Most efforts in quantum computing seek to tap into this phenomenon by encoding information as entangled quantum bits, known as qubits (pronounced CUE-bits). Like a traditional computer bit, which can hold the value of zero or one, a qubit can also be either a zero or one. But in addition, a qubit can exist in a superposition that is both one and zero at the same time. In the case of a coin, it’s like a coin flip that can represent either heads or tails, as well as the superposition of both heads and tails at the same time.
The power of 3: Introducing qutrits
Each qubit you add to a quantum computer doubles its computing power, and that exponential increase soars when you use quantum bits capable of storing more values, like qutrits (pronounced CUE-trits). Because of this, it takes far fewer qubits and even fewer qutrits or qudits – which describes quantum units with three or more states – to perform complex algorithms capable of demonstrating the ability to solve problems that cannot be solved using conventional computers.
That said, there are a number of technical hurdles to building quantum computers with a large number of quantum bits that can operate reliably and efficiently in solving problems in a truly quantum way.
In this latest study, researchers detail how they developed a quantum processor capable of encoding and transmitting information using a series of five qutrits, which can each simultaneously represent three states. And despite the typically noisy, imperfect, and error-prone environment of quantum circuity, they found that their platform proved surprisingly resilient and robust.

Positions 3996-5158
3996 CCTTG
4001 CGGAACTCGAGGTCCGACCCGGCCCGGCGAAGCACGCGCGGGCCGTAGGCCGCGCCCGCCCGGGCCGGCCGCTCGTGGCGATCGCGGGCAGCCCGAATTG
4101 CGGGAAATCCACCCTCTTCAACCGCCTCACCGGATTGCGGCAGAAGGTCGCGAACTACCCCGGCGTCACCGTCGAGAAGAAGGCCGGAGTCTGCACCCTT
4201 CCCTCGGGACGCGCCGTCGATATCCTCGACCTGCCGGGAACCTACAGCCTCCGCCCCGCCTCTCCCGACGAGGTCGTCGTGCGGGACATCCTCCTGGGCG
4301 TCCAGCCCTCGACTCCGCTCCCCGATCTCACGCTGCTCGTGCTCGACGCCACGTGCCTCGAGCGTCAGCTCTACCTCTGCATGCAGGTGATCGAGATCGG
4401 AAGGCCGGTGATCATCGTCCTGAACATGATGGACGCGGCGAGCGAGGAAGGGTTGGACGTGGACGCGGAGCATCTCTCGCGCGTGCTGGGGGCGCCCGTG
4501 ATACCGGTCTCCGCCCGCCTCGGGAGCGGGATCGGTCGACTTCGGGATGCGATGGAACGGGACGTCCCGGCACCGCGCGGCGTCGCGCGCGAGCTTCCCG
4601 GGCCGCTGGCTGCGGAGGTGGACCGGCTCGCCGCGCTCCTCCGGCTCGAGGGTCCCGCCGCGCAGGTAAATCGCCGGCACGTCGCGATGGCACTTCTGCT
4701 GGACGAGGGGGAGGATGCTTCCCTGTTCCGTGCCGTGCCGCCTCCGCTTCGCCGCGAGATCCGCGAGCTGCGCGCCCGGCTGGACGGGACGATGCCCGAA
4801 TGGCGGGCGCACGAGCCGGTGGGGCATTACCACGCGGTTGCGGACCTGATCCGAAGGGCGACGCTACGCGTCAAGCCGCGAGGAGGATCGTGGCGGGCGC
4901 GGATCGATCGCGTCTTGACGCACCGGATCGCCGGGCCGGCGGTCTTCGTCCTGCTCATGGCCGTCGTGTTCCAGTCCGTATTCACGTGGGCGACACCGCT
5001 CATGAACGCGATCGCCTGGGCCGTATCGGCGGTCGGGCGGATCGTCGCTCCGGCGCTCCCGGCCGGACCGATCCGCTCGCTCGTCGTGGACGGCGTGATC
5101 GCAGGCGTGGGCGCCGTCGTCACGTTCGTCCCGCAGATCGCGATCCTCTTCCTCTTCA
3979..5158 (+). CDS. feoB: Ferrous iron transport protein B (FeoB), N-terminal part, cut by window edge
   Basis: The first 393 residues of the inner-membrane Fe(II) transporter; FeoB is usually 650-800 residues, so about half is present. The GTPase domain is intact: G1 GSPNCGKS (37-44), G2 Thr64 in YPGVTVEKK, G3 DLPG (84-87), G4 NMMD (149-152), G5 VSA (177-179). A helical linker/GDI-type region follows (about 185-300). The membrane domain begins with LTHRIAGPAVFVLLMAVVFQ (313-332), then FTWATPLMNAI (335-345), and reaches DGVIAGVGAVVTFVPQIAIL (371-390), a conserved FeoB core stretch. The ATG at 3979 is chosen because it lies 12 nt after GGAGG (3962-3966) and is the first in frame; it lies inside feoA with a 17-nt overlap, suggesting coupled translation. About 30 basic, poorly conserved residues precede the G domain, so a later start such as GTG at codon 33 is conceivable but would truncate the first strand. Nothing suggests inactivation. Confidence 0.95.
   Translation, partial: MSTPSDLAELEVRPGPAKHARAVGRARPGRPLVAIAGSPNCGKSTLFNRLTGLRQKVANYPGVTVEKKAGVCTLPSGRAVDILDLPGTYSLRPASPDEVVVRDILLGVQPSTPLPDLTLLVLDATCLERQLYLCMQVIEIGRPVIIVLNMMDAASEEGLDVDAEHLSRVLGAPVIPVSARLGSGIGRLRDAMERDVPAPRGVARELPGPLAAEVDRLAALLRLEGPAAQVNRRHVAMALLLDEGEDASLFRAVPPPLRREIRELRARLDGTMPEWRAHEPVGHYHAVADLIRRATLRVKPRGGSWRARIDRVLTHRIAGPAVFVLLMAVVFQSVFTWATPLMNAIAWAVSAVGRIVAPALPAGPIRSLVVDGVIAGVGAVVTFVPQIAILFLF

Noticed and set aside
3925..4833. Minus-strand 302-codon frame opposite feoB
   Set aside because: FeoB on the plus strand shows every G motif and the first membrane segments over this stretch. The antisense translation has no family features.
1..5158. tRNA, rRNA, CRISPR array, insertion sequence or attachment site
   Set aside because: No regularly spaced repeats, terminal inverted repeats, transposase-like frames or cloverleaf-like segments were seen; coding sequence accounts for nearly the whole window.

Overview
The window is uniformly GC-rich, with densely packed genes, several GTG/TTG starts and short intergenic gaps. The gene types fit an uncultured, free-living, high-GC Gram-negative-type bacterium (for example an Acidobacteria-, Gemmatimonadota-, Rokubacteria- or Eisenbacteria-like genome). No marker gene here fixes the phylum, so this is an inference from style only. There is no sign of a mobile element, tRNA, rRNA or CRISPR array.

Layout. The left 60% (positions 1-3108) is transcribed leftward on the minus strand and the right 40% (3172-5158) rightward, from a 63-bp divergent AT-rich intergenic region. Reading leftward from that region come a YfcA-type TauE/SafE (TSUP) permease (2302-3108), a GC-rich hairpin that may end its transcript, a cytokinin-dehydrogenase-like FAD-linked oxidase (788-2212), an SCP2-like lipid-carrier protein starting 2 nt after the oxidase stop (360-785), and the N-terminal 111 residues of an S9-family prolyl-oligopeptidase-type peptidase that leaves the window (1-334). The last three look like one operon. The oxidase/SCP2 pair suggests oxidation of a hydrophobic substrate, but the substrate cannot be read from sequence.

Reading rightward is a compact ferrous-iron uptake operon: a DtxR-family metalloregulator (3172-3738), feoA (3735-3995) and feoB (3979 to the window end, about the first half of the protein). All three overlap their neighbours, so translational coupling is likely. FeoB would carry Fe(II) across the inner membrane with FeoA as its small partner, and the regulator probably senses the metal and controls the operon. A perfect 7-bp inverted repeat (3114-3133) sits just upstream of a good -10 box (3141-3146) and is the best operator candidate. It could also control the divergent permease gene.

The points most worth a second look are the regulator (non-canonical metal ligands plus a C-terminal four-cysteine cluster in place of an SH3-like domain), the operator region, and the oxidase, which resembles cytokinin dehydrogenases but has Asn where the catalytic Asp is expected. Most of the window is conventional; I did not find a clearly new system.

Qutrits can have a value of zero, one, or two, holding all of these states in superposition. In the coin analogy, it’s like a coin that has the possibility of coming up as heads, tails, or in landing on its thin edge.
“A black hole is an extremely good encoder of information,” said Norman Yao, a faculty scientist in Berkeley Lab’s Materials Sciences Division and an assistant professor of physics at UC Berkeley who helped to lead the planning and design of the experiment. “It smears it out very quickly, so that any local noise has an extremely hard time destroying this information.”